Vietnam has strong reasons to hold on to Kampuchea, despite military and economic burdens
United Nations, N.Y.
For Vietnam, the political, economic and security reasons for continuing the more than three year old occupation of Kampuchea outweigh considerable economic disadvantages.
This is why Hanoi appears to have no intention of withdrawing its army from its small Asian neighbor despite intense pressure from China, the United States, and the Association of Southeast Asian Nations (ASEAN), according to analysts here.
Thus the current flurry of diplomatic activity aimed at seeking a political solution to the question of Kampuchea (Cambodia) seems unlikely to break the present deadlock.
The United Nations General Assembly has three times unsuccessfully demanded that Vietnam withdraw its troops from Kampuchea. Vietnam has refused even though its economy is hurting, partly because it has to divest resources from domestic uses to support its military presence in Kampuchea.
Vietnam has offered to withdraw its troops from Kampuchea if Thailand withdraws its support from pro-China Khmer Rouge guerrillas and if China ''stops being hostile'' toward Vietnam.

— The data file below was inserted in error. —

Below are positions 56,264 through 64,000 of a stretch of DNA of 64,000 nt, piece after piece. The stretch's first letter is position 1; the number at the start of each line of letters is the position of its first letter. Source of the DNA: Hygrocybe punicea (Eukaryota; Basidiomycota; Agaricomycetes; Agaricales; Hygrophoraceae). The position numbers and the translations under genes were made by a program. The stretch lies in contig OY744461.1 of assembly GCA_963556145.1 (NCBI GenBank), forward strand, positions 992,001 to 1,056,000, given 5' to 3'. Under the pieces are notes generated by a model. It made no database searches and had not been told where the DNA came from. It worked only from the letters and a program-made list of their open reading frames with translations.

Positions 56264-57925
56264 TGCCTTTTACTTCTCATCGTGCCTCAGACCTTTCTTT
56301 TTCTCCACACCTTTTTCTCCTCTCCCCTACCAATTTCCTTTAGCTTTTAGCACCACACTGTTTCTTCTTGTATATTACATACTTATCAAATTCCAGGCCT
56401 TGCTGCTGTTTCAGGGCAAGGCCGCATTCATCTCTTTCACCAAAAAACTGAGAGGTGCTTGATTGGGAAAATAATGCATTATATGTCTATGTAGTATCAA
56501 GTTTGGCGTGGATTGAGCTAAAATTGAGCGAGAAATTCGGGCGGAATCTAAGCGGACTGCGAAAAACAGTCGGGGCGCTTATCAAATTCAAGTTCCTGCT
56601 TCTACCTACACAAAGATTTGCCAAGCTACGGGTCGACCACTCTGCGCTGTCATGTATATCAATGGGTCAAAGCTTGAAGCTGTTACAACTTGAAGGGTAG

In the latest diplomatic rounds, Vietnam's foreign minister Ngyen Co Tach is expected to visit France, Sweden and other European countries next month. UN Secretary General Perez de Cuellar is about to send Refeuddin Ahmed, his special representative for humanitarian affairs in Southeast Asia, to Bangkok, Singapore , Kuala Lumpur, Manila, Jakarta, Vientiane, Hanoi, Peking, Tokyo, and possibly Moscow in an exploratory bid.
Several foreign ministers from the ASEAN countries (Thailand, Singapore, Malaysia, Indonesia, and the Philippines) have recently visited Peking. ''But all these past and future meetings amount to no more than to a dialogue of the deaf,'' says one informed Asian ambassador.
''China's commitment to the Khmer Rouge (ousted by Vietnam after holding power from 1975 to 1979) only strengthens Vietnam's resolve to stay there,'' according to a high Western official who has kept in close touch with the situation. This official and other senior diplomats who have been involved in seeking a political solution to the Kampuchean question, see these factors behind Vietnam's insistence on maintaining dominance in Kampuchea and in Laos:
* For security. Hanoi sees these countries as buffer states much in the way the East European countries are supposed to shield the USSR's western flank.